"Whoever we end up with, we end up with," Caserio said. "I mean, the draft, whoever we pick -- OK, there's four players there -- we acquired players as a part of trades. They're a part of it; the undrafted players are a part of it, so let's call it, I don't know, 25 to 30 new players that we've sort of added to the team. However they get here, they get here. We can't necessarily control that. We just try to take our resources and try to make the best decision for our team and get the players on the team however we can get them here. That's what we try to do."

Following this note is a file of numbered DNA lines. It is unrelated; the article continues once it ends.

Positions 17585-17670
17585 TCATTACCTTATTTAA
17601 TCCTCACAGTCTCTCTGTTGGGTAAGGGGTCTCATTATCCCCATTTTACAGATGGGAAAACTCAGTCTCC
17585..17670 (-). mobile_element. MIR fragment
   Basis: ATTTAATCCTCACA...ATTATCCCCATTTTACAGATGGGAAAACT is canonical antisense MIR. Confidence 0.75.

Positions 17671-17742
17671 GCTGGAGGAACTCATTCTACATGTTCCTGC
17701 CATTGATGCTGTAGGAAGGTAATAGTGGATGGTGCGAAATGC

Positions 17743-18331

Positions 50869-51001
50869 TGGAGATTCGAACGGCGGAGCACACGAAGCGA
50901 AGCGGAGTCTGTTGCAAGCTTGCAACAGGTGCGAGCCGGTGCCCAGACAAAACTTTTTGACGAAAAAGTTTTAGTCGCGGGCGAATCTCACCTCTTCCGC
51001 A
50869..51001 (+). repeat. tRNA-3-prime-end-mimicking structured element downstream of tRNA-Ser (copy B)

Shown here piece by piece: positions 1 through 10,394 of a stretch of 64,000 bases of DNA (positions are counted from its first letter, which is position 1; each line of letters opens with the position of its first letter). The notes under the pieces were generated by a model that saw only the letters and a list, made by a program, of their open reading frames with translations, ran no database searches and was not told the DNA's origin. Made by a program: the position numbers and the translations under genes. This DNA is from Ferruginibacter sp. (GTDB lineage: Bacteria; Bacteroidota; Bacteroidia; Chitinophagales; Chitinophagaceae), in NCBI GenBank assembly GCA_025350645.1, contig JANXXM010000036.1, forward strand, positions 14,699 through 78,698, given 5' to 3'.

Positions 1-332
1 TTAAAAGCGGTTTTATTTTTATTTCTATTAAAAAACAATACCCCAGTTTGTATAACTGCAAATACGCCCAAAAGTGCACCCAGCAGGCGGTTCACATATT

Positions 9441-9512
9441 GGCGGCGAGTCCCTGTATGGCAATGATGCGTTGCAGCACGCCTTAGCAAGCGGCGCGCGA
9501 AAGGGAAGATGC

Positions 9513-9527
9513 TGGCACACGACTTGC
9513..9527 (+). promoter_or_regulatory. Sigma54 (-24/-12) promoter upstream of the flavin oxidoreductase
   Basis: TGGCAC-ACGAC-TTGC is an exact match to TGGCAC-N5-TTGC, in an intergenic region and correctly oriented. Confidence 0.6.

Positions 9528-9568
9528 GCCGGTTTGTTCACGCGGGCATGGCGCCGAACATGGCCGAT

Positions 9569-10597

Prior to 2017, the Pats’ smallest draft class was in 2002, when the team made six selections. That class also featured higher picks, however, as the team picked in the first round (Daniel Graham) and second (Deion Branch). Rivers’ selection at No. 83 made him the latest into a draft that the Pats had made their first selection.